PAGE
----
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July 19, 1980 - Image 5

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Text
Publication:
Michigan Daily, 1980-07-19

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The Michigan Daily-Saturday, July 19, 1980-Page 5
U.S. economy
plunges again;
worst decline
since WWH

WASHINGTON (AP) - The nation's
economy plunged at an annual rate of
9.1 per cent from April through June,
matching the worst quarterly drop sin-
ce World War II, the government an-
nounced yesterday.
"The 1980 recession struck with full
force during the second quarter,
causing large declines in production
and employment. These declines con-
tinued unabated throughout the quar-
ter," said Courtenay Slater, the Com-
merce Department's chief economist.
SLATER AND other economists -
inside and outside of government -
also cited emerging signs the rece-
ssion should end between October and
December, after another large decline
in the economy during the July-
September quarter.
But they emphasized the need for
quick enactment of a tax cut, which
President Carter wants delayed until
next year after the general election.
Without rapid tax-cut action, the
recession could be prolonged, said
Robert Gough, vice president of Data
Resources, Inc., of Lexington, Mass.
SLATER WARNED that delay would"
make a slow recovery even more
sluggish.
Last quarter's economic plunge, as

measured by real gross national
product (GNP) - the inflation-adjusted
output of goods and services - was
widespread and steeper than the ad-
ministration expected.
Officials had earlier predicted a
decline of about 8.5 per cent, following a
first-quarter increase at an annual rate
of 1.2 per cent.
ABOUT 90 per cent of the second-
quarter drop was attributed to two sec-
tors of the economy: the auto and
housing industries.
The Commerce Department reported
that from April through June, people
slashed their overall spending at an an-
nual rate of 9.4 per cent. There was a
39.4 per cent decline in the annual rate
of spending for durable goods, par-
ticularly autos.
An annual rate figure indicates what
would happen over the course of a year
if the quarter's economic conditions
continued for three more quarters.
BUSINESSES, MEANWHILE, cut
their investment at an annual rate of 31
per cent, exports were down at an an-
nual pace of 8.7 per cent, and imports
fell at a 24.5 per cent rate, the depar-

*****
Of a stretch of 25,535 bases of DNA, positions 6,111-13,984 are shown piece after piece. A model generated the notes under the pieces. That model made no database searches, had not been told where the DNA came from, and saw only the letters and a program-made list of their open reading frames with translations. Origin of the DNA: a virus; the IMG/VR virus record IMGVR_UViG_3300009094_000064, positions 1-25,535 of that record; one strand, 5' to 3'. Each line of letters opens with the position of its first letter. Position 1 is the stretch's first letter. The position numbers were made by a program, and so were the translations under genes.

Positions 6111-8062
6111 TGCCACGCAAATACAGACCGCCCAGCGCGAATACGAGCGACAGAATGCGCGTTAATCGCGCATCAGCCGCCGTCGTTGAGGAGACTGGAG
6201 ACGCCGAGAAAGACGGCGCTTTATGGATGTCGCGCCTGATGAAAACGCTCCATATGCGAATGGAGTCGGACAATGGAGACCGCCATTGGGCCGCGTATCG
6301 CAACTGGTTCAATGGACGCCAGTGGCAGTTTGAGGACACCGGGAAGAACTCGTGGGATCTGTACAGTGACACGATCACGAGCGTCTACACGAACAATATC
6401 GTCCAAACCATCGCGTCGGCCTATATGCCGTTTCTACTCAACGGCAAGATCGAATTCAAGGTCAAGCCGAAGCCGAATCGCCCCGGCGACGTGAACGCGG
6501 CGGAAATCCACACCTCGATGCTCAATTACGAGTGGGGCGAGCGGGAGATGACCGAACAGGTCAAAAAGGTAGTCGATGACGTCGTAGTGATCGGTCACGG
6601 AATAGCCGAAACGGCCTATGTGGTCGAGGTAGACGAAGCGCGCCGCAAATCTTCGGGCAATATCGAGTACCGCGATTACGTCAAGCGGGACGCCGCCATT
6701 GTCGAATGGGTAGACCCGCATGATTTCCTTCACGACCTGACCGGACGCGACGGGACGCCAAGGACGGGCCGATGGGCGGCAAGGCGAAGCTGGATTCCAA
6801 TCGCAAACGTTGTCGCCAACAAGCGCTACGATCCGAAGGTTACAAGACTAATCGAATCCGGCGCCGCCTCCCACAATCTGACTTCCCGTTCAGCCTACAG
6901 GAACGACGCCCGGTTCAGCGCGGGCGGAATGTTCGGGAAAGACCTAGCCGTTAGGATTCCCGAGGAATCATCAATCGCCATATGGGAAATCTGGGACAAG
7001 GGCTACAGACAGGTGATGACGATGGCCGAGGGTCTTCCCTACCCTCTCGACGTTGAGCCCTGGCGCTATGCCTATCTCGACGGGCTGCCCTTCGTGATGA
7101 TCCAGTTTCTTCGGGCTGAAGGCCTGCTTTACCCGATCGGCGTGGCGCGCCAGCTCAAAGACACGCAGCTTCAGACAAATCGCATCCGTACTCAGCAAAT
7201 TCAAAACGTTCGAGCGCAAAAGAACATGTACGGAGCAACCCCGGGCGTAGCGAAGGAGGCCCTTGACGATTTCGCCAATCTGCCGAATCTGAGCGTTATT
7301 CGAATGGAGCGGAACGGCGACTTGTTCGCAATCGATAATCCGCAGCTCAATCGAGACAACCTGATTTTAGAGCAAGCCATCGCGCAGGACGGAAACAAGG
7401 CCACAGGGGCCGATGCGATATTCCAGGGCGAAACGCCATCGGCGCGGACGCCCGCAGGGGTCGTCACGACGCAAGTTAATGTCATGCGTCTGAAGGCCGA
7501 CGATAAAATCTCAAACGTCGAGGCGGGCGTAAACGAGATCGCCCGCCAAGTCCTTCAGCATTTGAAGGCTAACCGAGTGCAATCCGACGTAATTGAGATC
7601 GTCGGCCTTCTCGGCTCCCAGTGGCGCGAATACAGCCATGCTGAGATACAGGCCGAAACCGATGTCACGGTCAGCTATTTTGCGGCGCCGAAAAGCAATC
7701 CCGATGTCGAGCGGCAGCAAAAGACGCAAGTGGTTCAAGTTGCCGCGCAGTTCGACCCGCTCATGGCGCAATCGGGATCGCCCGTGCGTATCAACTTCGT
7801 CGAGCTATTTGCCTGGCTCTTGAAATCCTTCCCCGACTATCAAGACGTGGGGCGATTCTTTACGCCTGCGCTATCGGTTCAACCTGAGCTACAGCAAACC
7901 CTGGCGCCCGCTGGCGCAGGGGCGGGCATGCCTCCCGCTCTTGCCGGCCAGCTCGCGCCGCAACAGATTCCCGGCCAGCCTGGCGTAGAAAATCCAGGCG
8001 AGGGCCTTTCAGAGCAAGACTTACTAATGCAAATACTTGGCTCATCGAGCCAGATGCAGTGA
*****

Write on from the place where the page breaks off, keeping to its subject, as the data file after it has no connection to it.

tment said.
The after-tax income of Americans
tumbled at an annual rate of about 5.5
per cent from April through June.

U.S. DIPLOMAT RICHARD Queen, former Iran hostage, is helped out of an
ambulance yesterday at the Rhine Main U.S. Air Force Base near
-Frankfurt, West Germany. Queen was greeted by Secretary of State
Edmund Muskie on his arrival in the U.S. later yesterday.
Freed hostage Queen
returns to A merica

WASHINGTON (AP) - Freed
American hostage Richard Queen
returned yesterday to the United States
on shaky legs, in good spirits, and ex-
pressing hope that the 52 Americans
still held in Iran will follow him soon.
The young diplomat stepped unstead
ily from an Air Force flying hospital
plane, clearly showing the effects of his
neurological ailment and 250 days' cap-
tivity.
"I REALLY can't express with words
what it's like to be back to America
again," Queen said. "I really can't say
A three-man assassination squad
attempted to kill former Iranian Prime
Minister Shahpour Bakhtiar in Neuilly,
France yesterday. See story, Page 14.
much more. I just wish there were 52
more with me."
He managed a smile and was eased
into a wheelchair by a nurse, where he
waited as Secretary of State Edmund
Muskie appealed for the release of the
remaining hostages.
"We've been waiting a long time to
welcome Richard and his fellow
hostages home," Muskie said. "It's dif-
ficult to find words to express the depth
of our feelings as we do so."
MUSKIE SAW in Queen's release last
week - ordered by, Iranian leader

Ayatollah Khomeini due to the need for
sophisticated medical care - the first
indication that the hostages' captors
understand they are holding people, not
simply representatives of the U.S.
government.
Like Queen, he said, the other
hostages have hopes and frailties,
relatives and friends. In a plea to their
Iranian captors, Muskie said, "We ask
them to understand that fact with
respect to the other 52."
Louise Kennedy, wife of hostage
Moorehead Kennedy and head of a
loose-knit organization of hostages'
families, greeted Queen at Andrews Air
Force Base with a bouquet of yellow
and white chrysanthemums.
THE FLOWERS were tied with broad
yellow ribbon, which has become a
symbol of remembrance for those
Americans still in the hands of Iranian
revolutionaries.
Queen's parents, who flew with him
from West Germany, where he under-
went preliminary tests at the Air Force
Hospital in Wiesbaden, also spoke
briefly at the airport. His mother,
Jeanne,.gave thanks for his return.
His father, Harold, said, "The three
of us expect to be here in the very near
future, I hope, to be greeting 52 other
Americans and their families in the
same way we've been greeted here."

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